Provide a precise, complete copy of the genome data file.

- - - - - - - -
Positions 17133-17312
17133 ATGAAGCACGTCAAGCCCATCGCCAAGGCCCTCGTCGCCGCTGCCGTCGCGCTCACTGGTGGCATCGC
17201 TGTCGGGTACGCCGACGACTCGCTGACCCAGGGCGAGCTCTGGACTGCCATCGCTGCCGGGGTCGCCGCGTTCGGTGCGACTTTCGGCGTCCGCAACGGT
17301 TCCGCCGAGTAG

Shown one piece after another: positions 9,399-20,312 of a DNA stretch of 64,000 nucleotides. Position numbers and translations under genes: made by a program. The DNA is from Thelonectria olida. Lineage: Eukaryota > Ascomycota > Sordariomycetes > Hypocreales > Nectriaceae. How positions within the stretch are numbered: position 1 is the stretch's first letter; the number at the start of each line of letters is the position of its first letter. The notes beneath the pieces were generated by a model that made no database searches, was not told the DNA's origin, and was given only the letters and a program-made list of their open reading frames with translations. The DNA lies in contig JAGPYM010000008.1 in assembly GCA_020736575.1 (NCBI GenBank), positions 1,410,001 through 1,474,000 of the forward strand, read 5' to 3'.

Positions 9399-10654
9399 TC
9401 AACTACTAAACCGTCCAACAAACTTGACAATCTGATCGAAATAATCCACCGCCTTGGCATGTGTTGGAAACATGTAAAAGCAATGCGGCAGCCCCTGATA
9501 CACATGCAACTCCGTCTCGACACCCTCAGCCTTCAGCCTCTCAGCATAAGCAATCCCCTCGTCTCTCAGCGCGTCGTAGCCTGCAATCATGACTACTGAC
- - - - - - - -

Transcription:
Positions 17133-17312
17133 ATGAAGCACGTCAAGCCCATCGCCAAGGCCCTCGTCGCCGCTGCCGTCGCGCTCACTGGTGGCATCGC
17201 TGTCGGGTACGCCGACGACTCGCTGACCCAGGGCGAGCTCTGGACTGCCATCGCTGCCGGGGTCGCCGCGTTCGGTGCGACTTTCGGCGTCCGCAACGGT
17301 TCCGCCGAGTAG

Shown one piece after another: positions 9,399-20,312 of a DNA stretch of 64,000 nucleotides. Position numbers and translations under genes: made by a program. The DNA is from Thelonectria olida. Lineage: Eukaryota > Ascomycota > Sordariomycetes > Hypocreales > Nectriaceae. How positions within the stretch are numbered: position 1 is the stretch's first letter; the number at the start of each line of letters is the position of its first letter. The notes beneath the pieces were generated by a model that made no database searches, was not told the DNA's origin, and was given only the letters and a program-made list of their open reading frames with translations. The DNA lies in contig JAGPYM010000008.1 in assembly GCA_020736575.1 (NCBI GenBank), positions 1,410,001 through 1,474,000 of the forward strand, read 5' to 3'.

Positions 9399-10654
9399 TC
9401 AACTACTAAACCGTCCAACAAACTTGACAATCTGATCGAAATAATCCACCGCCTTGGCATGTGTTGGAAACATGTAAAAGCAATGCGGCAGCCCCTGATA
9501 CACATGCAACTCCGTCTCGACACCCTCAGCCTTCAGCCTCTCAGCATAAGCAATCCCCTCGTCTCTCAGCGCGTCGTAGCCTGCAATCATGACTACTGAC